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The Complete Lythande Paperback – November 5, 2013
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About the Author
Marion Zimmer Bradley is probably best known for her Darkover novels and her best-selling Arthurian novel THE MISTS OF AVALON. In addition to her novels, Mrs. Bradley edited many magazines, amateur and professional, including Marion Zimmer Bradley's FANTASY Magazine, which she started in 1988, and an annual anthology, SWORD AND SORCERESS. For more information, see her website: www.mzbworks.com.
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Lythande's secret is the fulcrum of conflict for many of the stories. The secret is in jeopardy and the plot revolves around the difficulty this presents and the tactics taken to protect it. Because each story has been published at a different time and in a different magazine, each must review what a Blue Star Adept is, the vows and rituals it entails, and an explanation of Lythande's secret, so the reader can have an appreciation for the difficulties Lythande faces. This becomes quite repetitive for a reader of this collection.
The situations that place the secret in danger are different in each story. Examples are: a nemesis who tries to discover and expose Lythande's secret (The Secret of the Blue Star); a thief who accidentally discovers the secret (The Incompetent Magician); a magic object that clings to Lythande, but possession of it would expose Lythande's secret (Somebody Else's Magic); and a magic duel where Lythande's casting of magic would, itself, reveal the secret (The Gratitude of Kings).
Other stories make the secret a minor problem to be addressed in the course of resolving some larger conflict: A mermaid is threatening a village of fishermen who go to sea and never return. Lythande agrees to remove the danger, but the secret proves more troubling than anticipated. (The Sea Wrack); Lythande incurs the wrath of a magical creature due to her secret (The Wandering Lute).
The remaining 15 or so stories in the collection each mention the secret, but it doesn't play a real part in the conflict. These situations include a Goblin Faire (Goblin Market), being turned into a dog (Bitch), coming to an inn where the children are turned into pigs (The Walker Behind), summoning demons (The Malice of the Demon), being considered for sacrifice to a volcano (The Virgin and the Volcano), banishing invisible varmints from a farmer's silo (The Wuzzles) and many others.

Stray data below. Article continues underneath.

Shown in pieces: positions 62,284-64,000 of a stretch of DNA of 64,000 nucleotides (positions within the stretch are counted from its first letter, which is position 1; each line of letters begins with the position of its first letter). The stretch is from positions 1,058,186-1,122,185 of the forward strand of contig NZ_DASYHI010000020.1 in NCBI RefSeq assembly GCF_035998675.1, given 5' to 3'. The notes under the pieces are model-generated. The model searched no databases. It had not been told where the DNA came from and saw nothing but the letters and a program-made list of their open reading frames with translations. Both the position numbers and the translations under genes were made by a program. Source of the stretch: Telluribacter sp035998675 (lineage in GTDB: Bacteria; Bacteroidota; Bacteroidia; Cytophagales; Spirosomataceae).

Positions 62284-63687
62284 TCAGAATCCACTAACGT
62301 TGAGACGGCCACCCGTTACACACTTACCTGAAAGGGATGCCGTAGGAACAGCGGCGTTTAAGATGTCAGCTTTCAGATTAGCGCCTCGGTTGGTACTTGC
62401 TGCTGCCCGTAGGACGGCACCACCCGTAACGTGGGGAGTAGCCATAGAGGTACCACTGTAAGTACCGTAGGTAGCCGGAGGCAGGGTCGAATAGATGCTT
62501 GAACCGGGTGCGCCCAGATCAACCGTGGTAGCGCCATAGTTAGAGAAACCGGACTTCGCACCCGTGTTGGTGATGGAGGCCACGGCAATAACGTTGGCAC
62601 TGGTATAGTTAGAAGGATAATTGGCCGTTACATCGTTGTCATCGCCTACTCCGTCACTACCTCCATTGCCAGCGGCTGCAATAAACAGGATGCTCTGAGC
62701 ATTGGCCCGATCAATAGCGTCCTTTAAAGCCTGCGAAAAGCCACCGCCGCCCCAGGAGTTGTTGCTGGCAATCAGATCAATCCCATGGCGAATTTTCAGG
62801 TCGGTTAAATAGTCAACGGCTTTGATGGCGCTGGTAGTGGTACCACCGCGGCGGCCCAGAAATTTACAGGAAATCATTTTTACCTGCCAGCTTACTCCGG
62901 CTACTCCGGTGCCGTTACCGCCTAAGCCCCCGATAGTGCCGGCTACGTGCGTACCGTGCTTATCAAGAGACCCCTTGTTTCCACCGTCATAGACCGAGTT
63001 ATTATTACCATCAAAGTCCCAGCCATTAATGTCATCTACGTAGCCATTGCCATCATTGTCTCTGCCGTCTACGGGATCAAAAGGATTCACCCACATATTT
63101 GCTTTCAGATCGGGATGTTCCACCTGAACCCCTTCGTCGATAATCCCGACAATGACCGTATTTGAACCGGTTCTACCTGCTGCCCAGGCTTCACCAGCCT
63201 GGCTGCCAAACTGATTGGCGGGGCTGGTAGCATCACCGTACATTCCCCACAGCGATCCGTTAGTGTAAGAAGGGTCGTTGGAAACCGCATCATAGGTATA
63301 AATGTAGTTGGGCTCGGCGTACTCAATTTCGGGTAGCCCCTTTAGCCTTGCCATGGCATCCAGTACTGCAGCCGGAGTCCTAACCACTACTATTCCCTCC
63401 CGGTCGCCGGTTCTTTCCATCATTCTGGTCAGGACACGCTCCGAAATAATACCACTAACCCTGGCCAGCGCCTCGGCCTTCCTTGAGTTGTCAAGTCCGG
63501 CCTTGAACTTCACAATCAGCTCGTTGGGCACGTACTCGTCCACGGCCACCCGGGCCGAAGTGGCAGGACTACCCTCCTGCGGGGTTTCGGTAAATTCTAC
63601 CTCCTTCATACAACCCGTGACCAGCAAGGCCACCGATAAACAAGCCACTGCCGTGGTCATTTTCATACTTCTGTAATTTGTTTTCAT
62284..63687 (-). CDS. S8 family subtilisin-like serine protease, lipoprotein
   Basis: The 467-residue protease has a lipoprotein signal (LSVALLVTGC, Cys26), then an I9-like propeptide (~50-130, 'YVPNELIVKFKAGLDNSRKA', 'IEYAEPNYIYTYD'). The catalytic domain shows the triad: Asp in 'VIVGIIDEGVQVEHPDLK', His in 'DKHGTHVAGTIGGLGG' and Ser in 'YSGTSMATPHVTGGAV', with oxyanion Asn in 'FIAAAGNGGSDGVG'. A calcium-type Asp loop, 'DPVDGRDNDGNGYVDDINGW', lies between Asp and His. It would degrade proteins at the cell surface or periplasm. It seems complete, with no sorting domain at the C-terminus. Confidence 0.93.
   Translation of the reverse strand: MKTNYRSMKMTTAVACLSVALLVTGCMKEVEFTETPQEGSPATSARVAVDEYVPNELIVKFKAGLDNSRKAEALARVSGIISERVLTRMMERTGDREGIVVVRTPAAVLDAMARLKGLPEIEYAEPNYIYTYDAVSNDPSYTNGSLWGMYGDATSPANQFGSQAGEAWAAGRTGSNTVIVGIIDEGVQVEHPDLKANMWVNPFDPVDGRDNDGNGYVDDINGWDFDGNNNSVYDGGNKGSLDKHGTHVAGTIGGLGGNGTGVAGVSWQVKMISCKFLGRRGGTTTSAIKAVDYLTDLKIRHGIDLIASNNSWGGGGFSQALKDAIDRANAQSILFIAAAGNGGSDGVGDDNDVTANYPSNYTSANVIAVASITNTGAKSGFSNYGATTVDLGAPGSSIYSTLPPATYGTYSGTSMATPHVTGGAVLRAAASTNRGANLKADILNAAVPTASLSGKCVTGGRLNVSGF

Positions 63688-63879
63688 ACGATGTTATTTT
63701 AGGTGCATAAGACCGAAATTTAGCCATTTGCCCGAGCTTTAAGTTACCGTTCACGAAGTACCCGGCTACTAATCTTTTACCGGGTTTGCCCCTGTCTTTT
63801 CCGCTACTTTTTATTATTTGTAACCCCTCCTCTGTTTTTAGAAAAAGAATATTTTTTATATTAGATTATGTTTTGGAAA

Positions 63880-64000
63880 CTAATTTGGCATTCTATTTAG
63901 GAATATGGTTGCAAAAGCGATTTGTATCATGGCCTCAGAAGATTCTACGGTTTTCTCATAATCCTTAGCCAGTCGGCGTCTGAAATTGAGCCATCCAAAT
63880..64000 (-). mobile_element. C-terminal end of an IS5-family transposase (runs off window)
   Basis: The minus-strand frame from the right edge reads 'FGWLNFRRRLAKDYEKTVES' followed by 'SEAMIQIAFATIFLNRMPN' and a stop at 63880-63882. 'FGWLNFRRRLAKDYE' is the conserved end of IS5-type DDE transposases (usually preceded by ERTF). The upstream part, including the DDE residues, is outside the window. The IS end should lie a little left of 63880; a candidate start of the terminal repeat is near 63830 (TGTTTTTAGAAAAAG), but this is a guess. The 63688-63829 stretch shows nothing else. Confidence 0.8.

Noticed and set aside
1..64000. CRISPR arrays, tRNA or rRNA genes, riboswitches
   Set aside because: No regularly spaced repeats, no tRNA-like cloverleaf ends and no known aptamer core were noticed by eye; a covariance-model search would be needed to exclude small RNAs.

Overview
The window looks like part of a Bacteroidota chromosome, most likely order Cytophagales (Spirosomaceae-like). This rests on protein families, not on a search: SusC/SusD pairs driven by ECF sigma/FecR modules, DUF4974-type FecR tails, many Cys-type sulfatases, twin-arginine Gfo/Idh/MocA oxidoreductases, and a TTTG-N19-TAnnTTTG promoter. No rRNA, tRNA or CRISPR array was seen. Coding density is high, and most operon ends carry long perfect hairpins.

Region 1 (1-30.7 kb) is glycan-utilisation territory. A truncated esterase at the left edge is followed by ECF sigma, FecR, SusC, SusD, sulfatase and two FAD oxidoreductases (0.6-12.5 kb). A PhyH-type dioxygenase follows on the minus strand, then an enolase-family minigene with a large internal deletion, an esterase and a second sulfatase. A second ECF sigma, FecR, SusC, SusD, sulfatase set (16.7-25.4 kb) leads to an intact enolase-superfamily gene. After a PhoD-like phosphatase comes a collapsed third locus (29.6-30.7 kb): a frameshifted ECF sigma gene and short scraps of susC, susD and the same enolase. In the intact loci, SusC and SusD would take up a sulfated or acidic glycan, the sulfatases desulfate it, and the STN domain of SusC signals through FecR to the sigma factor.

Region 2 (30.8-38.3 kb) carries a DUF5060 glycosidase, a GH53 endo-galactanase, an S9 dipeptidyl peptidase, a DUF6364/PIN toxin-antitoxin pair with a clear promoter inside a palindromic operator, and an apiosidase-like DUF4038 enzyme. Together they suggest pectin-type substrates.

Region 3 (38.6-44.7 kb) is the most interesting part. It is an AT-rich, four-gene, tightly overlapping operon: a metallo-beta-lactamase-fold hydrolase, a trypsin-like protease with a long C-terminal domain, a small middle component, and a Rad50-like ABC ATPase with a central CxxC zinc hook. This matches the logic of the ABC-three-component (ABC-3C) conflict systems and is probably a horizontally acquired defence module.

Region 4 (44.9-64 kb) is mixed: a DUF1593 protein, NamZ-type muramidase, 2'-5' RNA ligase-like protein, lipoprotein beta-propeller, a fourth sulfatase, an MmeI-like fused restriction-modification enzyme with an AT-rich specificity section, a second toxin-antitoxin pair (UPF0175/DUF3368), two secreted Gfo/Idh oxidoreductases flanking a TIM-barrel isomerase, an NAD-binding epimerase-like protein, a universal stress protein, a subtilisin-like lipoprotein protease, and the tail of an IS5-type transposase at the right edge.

Some of the stories are humorous, one or two are sardonic, a few are quite witty - their tone varies. It's quite difficult in the confines of a short story to develop character. Short stories tend to focus on plot. The conflict and any character development happens solely in support of that focus - a character must make a moral decision, an immaturity is exposed, an eccentricity acts as a turning point. However, for a series of stories about one particular character, the reader hopes to see something different about the character as the stories progress - some growth, some further definition over what motivates the person, what past difficulties may influence present circumstances, how the character feels! This doesn't happen with Lythande, who is quite one-dimensional.
The stories are, of necessity by their publishing history, episodic and tend to follow a fairly standard pattern - Lythande is wandering along a road near some woods and the weather is miserable, so finding an inn is paramount. In the inn the inhabitants are either experiencing a recent or current magical occurrence. Lythande, in exchange for a night's lodging and a meal, agrees to address the problem, maybe charging an additional fee if the problem seems large or dangerous. Lythande eats alone, plays the lute or a harp for an audience, maybe rests, then goes out to deal with the issue. All of the interest in the story falls on how the issue is resolved. We learn very little about Lythande besides the rather thin thread of the secret on which many of the stories hang. The situations, themselves, are interesting and appropriate for the worlds of Lythande, but since the reader lacks identification with Lythande, knowing very little about the character, there is no real feeling of suspense or drama developed. Some of Lythande's solutions are clever, but more frequently the problem is just resolved by the use of magic and the story ends.
Any short story collection can be uneven. Quite a few of the stories in this collection, such as The Story of the Blue Star, Somebody Else's Magic, To Kill the Undead, Fool's Fire, and The Gratitude of Kings, are witty and creative and keep the reader's interest. They make the book worth reading.
I received a free copy of this book from the publisher in exchange for an honest review.